Vietnam at War - Mark Philip Bradley The blurb on the dust jacket of my edition says that Vietnam At War is “a penetrating history of how the Vietnamese people experienced the wars for their country” and “Mark Philip Bradley paints a vivid picture of how Vietnamese people of all classes…came to understand the thirty years of bloody warfare that unfolded around them.” It was comments like these and favorable reviews of this book that got it on my GR wishlist and convinced me to acquire it when given opportunity. Unfortunately, that’s not what I got with this book. It’s a perfectly adequate primer on the war in Vietnam (from the French attempt to recolonize the region after 1945 to Saigon’s fall in 1975) but it’s hardly a “penetrating” look at how the Vietnamese experienced the wars; it’s hardly a look at all.

One problem is that the book’s too short. At 196 pages of text in my edition, it wastes too many of them setting the background and not nearly enough talking about the Vietnamese. We meet some individuals: Dang Thuy Tram, a young Northern medical student who worked in a field hospital from 1967 to 1970, when she was killed; the writers Tran Huy Quang and Bao Ninh; Trinh Công Son, a musician; and Dang Nhat Minh, a film-maker. But Bradley barely mentions them and their lives before returning to the straight-up narrative.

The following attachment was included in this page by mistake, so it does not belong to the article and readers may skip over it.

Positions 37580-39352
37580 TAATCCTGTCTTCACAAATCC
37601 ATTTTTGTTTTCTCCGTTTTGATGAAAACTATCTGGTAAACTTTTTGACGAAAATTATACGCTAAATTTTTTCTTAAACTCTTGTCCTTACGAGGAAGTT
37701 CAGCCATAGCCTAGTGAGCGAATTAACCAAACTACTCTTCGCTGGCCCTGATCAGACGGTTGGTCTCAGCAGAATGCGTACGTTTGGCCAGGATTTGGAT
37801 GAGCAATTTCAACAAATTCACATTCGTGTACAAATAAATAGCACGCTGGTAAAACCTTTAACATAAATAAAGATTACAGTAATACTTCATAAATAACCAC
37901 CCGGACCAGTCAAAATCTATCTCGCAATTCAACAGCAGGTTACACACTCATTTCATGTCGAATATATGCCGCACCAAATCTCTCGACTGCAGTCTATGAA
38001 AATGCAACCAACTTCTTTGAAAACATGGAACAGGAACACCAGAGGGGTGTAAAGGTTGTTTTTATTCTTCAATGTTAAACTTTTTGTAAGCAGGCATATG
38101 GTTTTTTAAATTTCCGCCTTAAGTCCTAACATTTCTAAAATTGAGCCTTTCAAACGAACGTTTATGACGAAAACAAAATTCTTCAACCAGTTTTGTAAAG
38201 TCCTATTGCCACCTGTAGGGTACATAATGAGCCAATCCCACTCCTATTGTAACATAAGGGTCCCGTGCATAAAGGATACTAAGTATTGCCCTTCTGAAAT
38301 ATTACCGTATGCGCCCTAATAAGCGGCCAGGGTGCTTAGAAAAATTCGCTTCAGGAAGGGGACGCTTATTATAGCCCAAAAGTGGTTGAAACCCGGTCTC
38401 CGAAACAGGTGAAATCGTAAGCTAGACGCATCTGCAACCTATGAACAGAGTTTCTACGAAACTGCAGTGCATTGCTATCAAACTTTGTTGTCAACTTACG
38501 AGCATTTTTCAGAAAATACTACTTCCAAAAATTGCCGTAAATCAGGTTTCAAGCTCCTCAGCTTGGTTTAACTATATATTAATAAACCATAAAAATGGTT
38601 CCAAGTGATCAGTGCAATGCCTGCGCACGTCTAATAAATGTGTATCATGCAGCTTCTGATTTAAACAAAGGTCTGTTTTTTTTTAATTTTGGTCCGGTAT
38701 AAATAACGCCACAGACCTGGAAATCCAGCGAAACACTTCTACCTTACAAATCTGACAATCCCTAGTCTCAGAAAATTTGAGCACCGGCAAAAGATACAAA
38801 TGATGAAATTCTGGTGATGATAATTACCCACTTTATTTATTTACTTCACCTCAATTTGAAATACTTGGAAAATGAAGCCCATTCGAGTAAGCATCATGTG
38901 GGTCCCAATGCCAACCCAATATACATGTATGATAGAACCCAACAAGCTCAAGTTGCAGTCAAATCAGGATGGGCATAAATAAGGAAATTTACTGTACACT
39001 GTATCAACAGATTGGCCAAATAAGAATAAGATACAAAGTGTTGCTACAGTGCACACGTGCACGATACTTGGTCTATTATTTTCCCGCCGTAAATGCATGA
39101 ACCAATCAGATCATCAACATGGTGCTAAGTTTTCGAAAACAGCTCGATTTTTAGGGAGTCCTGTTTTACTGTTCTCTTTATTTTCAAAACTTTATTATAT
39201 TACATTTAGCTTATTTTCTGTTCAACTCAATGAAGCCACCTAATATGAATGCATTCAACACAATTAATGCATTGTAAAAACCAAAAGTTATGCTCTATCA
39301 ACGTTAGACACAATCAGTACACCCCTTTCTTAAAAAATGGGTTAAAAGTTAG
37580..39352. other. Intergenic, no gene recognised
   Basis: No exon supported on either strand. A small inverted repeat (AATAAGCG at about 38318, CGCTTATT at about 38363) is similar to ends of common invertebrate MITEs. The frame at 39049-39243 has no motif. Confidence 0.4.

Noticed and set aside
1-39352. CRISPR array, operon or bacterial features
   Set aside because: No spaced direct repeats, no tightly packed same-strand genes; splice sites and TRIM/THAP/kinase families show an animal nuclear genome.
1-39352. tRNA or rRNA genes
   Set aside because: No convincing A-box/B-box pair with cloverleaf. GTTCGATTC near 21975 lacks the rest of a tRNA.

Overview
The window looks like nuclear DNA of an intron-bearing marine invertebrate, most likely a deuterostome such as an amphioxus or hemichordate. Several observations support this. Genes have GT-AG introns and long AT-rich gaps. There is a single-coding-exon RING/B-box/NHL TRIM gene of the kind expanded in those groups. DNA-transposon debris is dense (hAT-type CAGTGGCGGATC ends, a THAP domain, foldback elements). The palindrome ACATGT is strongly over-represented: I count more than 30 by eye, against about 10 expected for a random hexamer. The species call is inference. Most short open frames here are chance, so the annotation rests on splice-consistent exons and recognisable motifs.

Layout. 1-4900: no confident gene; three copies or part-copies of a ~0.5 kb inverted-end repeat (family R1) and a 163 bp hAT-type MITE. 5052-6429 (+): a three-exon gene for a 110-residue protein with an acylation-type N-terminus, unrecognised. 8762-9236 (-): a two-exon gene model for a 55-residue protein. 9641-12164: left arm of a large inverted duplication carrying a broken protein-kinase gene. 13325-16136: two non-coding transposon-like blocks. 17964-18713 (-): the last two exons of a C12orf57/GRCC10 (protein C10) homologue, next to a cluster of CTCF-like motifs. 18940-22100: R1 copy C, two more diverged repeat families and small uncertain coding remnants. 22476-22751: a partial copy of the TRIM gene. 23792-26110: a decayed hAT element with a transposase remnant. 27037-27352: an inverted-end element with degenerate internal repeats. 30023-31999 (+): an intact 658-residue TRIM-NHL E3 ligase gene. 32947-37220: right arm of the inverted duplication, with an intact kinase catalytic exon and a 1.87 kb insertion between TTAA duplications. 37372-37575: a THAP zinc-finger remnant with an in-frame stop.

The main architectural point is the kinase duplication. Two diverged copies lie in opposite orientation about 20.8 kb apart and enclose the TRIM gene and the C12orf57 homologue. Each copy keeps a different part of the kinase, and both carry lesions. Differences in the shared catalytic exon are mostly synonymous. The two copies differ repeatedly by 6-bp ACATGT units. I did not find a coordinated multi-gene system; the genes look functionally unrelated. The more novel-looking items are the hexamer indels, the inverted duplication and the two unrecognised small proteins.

This was not the book I expected or hoped for. At the end of the day, I expected to know more about both how the Vietnamese responded intellectually to the wars and how individuals lived through it. I’m sure – if I could read Vietnamese – that I would find a wealth of sources to satisfy my curiosity but lacking that skill I found Bradley’s slim volume a not-very-credible attempt to convey that information to an English-reading audience. (The best parts of the book are the “Introduction” and “Coda,” where the individuals mentioned above are most visible, because they show the kind of book that Bradley could have/should have written.)

Another complaint I have is that the photographs included don’t seem to be very well organized and there are too few.